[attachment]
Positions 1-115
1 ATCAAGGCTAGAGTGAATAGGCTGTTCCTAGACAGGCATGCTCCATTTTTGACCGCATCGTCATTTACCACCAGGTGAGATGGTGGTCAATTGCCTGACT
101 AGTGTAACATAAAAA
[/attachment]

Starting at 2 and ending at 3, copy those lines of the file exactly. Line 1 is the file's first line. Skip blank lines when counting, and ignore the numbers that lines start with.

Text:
1 ATCAAGGCTAGAGTGAATAGGCTGTTCCTAGACAGGCATGCTCCATTTTTGACCGCATCGTCATTTACCACCAGGTGAGATGGTGGTCAATTGCCTGACT
101 AGTGTAACATAAAAA